Amendment 75 aims to close loophole in Colorado’s campaign finance law
Amendment 75: Shall there be an amendment to the Colorado constitution providing that if any candidate in a primary or general election for state office directs more than one million dollars in support of his or her own election, then every candidate for that office in the same election may accept five times the amount of campaign contributions normally allowed?
Editor’s note: The following is the first in a series of articles detailing the various ballot issues facing voters in the 2018 General Election.
EAGLE COUNTY — Depending on who you ask, this fall’s Amendment 75 is either a matter of fairness or a way to allow still more money into state elections.
In short, the amendment attempts to cut the campaign spending advantage held by wealthy candidates. If a candidate puts more than $1 million of his or her own money into a campaign, then individual contributors to other candidates for the same seat would be able to put five times the current limit — $1,150 — toward those candidates.
Former State Senator Greg Brophy, a Republican from the Eastern Colorado town of Wray, is one of the lead backers of Amendment 75. He said the amendment is an attempt to level the playing field between candidates for office.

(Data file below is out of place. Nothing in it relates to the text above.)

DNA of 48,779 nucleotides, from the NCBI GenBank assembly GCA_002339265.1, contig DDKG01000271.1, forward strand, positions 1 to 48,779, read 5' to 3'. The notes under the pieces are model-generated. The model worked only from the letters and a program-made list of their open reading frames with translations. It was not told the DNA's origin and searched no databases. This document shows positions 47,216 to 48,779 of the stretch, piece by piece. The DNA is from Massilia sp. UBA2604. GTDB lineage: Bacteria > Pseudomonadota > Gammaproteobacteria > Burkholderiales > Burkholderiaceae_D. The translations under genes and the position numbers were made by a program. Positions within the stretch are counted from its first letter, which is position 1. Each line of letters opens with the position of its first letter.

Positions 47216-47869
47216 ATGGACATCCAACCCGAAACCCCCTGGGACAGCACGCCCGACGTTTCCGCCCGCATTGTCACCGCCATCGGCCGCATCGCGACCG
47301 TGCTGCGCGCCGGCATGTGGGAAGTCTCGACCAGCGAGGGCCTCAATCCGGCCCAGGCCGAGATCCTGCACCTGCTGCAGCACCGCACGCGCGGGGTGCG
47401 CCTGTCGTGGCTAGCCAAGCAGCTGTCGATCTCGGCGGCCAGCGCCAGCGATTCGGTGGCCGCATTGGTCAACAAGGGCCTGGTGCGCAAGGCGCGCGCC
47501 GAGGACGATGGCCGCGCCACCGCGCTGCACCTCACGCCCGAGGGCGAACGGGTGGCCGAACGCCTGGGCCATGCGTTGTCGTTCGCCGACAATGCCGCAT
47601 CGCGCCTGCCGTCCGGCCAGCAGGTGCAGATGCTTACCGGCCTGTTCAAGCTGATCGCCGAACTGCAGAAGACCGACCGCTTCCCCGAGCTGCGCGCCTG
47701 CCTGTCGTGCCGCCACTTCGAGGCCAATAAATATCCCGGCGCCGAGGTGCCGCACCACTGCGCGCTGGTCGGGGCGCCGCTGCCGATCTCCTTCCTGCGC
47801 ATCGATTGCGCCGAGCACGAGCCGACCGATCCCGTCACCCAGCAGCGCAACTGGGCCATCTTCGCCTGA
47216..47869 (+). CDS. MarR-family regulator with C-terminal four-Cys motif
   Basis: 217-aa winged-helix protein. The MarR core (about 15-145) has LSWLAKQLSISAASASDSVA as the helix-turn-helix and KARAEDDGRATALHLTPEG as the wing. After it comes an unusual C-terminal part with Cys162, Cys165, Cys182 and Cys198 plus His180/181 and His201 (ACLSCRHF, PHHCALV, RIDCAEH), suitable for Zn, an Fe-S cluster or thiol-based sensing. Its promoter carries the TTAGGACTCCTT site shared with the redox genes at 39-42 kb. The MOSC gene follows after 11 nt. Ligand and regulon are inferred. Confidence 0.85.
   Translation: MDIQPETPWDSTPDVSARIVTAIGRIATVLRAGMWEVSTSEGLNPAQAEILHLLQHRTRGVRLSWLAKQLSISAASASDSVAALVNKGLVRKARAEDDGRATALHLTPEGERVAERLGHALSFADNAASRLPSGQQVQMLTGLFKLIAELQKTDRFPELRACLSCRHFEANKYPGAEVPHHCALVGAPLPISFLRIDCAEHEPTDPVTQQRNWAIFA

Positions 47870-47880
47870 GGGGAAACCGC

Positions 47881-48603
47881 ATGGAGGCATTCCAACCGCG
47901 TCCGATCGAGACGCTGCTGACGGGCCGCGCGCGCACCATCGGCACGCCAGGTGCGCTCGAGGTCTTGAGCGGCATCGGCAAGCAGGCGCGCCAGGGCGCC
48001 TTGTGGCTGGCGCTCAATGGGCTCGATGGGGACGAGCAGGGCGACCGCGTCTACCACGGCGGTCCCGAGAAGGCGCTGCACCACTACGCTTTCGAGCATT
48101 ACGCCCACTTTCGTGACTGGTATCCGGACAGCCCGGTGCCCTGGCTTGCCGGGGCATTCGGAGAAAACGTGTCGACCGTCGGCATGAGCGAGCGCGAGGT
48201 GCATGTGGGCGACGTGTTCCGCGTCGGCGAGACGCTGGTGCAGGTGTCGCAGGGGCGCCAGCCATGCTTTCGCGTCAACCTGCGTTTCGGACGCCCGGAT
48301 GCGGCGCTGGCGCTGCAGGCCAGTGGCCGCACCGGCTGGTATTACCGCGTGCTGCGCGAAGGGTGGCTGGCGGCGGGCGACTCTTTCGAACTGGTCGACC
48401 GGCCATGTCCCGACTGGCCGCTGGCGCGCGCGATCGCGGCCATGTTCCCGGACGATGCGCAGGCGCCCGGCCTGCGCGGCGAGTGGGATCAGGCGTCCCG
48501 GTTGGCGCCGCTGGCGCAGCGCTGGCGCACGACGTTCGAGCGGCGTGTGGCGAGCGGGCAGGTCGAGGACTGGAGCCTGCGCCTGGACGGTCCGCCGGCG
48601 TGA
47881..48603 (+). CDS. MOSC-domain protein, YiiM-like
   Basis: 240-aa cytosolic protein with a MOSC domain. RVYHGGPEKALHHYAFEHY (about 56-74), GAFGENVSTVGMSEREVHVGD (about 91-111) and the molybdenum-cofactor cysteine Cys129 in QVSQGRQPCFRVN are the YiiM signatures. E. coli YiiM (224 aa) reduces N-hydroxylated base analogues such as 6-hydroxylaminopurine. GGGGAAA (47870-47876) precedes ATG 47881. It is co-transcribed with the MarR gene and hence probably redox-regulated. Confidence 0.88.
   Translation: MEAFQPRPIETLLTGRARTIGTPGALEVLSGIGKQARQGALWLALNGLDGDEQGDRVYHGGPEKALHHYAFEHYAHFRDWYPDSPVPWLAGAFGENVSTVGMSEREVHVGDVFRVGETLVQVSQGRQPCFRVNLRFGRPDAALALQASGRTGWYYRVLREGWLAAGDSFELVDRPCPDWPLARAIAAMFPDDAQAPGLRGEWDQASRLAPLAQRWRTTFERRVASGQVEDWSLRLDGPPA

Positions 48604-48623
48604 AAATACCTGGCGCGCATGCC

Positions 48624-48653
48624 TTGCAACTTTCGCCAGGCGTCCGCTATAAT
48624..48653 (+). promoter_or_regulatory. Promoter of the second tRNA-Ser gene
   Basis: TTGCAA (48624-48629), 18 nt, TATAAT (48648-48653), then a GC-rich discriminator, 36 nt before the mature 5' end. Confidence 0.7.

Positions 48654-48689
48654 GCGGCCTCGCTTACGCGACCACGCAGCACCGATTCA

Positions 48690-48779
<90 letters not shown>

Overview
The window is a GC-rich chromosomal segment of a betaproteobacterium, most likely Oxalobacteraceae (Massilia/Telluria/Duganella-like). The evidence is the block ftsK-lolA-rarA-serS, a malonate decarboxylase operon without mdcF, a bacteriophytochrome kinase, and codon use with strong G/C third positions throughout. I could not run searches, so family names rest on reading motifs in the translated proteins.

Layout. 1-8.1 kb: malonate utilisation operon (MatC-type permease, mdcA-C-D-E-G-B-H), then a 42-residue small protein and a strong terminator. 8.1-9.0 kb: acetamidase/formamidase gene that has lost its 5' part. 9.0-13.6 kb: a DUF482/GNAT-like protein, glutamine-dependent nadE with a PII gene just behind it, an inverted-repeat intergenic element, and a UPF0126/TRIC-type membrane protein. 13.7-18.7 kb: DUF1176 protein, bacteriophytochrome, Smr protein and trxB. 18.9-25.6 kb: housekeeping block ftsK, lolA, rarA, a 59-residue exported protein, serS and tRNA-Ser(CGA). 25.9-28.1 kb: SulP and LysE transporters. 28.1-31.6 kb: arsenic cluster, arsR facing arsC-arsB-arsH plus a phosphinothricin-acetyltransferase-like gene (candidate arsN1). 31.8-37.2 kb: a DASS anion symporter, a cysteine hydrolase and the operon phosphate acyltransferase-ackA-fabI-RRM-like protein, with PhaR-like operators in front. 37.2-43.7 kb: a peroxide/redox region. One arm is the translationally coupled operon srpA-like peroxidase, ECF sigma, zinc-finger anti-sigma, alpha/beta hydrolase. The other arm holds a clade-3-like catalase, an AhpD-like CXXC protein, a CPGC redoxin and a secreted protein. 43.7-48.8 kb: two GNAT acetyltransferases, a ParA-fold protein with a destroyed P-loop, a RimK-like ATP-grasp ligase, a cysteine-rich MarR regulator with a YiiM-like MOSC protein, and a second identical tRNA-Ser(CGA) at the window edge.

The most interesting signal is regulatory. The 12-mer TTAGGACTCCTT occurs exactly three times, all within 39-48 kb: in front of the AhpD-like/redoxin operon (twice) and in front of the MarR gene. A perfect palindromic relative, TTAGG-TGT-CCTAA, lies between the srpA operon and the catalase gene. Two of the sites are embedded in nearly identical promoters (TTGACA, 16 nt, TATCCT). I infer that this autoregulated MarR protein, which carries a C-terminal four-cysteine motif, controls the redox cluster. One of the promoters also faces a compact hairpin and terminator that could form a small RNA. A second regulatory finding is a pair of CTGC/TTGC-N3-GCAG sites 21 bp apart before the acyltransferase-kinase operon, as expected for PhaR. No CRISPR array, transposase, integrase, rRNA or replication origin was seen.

Brophy, a farmer as well as a political consultant, noted that Republican gubernatorial candidate Victor Mitchell put more than $3 million into an unsuccessful primary campaign.
Democratic gubernatorial candidate Jared Polis put roughly $11 million of his own money into his primary campaign. In total, he’s put $18.3 million of his own money into the campaign.
His Republican opponent, Walker Stapleton, as of August had raised about $2.4 million. About $1 million came from Stapleton.
Brophy said it’s simply impossible to be outspent by that margin and remain competitive in a statewide race.
“If someone’s willing to spend $20 or $30 million, you can’t compete with $5 or $6 million,” Brophy said.
No easy answers
The current limits, along with the self-funding exemption, stem from Amendment 27, a 2002 amendment championed by Common Cause Colorado. That amendment passed with more than 65 percent of the vote.
Common Cause Colorado Outreach Director Caroline Fry said that group opposes Amendment 75 because it will put still more money into campaigns. The goal, she said, is less-expensive political campaigns.
“Americans have expressed time and time again they want a reduction of money in politics,” Fry said, adding that Amendment 75 “isn’t going to fix anything.”
But, Fry added, there are no easy answers to the Amendment 27 loophole allowing wealthy candidates to self-fund their campaigns. She noted that the U.S. Supreme Court has ruled — more than once — that limits on self-funding are unconstitutional.
“Until we change that, there’s no one magic bullet,” Fry said.
Contact Vail Daily Business Editor Scott Miller at 970-748-2930 or firstname.lastname@example.org.
9:02 a.m. On the 1000 block of Sage Court, community services personnel in Craig responded to a code enforcement call. A resident was issued a verbal warning for a code violation.